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CHEM 3312: Organic Chemistry II

Websites

Spectral Data Base for Organic Compounds (AIST): "SDBS is an integrated spectral database system for organic compounds which includes 6 different types of spectra under a directory of the compounds."

ChemSpider (Royal Society of Chemistry): "ChemSpider is a free chemical structure database providing fast text and structure search access to over 58 million structures from hundreds of data sources." Includes literature references, physical properties, interactive spectra, and chemical suppliers.

LibreTexts Organic Chemistry (UC Davis): "The Chemistry LibreTexts library is a principal hub of the LibreTexts project, which is a multi-institutional collaborative venture to develop the next generation of open-access texts to improve postsecondary education at all levels of higher learning. The LibreTexts approach is highly collaborative where an Open Access textbook environment is under constant revision by students, faculty, and outside experts to supplant conventional paper-based books."  This open access textbook focuses on Organic Chemistry.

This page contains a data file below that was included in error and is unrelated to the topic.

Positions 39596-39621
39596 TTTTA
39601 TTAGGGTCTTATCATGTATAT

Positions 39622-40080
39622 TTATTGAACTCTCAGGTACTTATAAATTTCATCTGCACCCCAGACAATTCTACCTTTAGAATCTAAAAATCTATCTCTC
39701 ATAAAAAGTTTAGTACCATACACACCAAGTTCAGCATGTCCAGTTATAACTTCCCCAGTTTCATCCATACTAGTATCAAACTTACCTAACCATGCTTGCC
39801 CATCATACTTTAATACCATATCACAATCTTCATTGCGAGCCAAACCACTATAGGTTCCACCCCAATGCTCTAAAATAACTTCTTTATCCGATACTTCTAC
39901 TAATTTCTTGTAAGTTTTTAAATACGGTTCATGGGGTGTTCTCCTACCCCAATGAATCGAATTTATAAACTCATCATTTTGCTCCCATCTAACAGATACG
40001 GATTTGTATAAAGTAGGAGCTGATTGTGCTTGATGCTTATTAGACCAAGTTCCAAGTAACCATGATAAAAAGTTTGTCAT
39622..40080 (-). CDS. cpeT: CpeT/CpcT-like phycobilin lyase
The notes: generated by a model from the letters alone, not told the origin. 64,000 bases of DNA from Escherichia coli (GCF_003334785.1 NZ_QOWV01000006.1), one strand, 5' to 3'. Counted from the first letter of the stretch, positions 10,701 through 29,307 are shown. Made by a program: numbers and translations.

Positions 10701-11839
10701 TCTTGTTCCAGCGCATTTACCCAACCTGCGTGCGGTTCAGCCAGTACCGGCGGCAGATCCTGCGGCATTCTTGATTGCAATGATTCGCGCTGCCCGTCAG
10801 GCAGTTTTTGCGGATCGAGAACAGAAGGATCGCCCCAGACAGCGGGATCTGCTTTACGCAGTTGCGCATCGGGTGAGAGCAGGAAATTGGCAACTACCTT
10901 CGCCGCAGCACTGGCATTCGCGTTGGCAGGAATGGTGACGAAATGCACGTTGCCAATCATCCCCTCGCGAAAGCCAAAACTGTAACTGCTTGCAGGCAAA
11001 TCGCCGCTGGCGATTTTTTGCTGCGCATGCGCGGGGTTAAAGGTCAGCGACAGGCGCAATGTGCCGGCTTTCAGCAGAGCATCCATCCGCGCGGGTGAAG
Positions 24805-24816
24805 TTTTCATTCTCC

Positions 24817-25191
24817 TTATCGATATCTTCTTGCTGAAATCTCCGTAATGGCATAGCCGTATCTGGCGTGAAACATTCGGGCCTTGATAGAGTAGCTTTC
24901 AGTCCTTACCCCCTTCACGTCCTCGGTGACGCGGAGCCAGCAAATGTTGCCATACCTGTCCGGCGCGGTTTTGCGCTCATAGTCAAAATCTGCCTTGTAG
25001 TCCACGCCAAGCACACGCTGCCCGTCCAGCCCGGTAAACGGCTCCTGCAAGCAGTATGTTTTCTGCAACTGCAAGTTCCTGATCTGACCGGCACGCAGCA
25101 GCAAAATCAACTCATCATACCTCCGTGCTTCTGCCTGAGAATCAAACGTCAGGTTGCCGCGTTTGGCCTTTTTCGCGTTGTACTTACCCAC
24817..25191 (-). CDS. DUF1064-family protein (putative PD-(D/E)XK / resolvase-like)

NIST Chemistry WebBook (National Institute of Standards and Technology): "This site provides thermochemical, thermophysical, and ion energetics data compiled by NIST under the Standard Reference Data Program."

IUPAC Periodic Table of the Elements (2016): "The latest release of the Periodic Table (dated 28 November 2016) includes the recently added elements 113, 115, 117, and 118 with their names and symbols"

Organic Nomenclature (William Reusch of Michigan State University): An introduction to the IUPAC system of nomenclature for organic compounds.

Atomic Orbitals (Michael W. Davidson and Florida State University): "This tutorial examines the first four energy levels of an atom, s, p, d, and f, chosen through the pull-down menu. By selecting a set of orbitals, you can select any combination of orbitals, using the radio buttons, to view all orientation configurations of these electrons based on the number of electrons located in each energy level."

Periodic Table of the Elements (Los Alamos National Laboratory): Provides not only the periodic table, but also detailed information about each of the elements. Just click on the element in the table to find more information.

Although right now I'm more excited about ESPRESSO's radial velocity measurements, so I'm listening to This Kiss, her song about measuring "centrifugal motion" on "a rooftop under the sky".

Randall Monroe via xkcd.com (Creative Commons)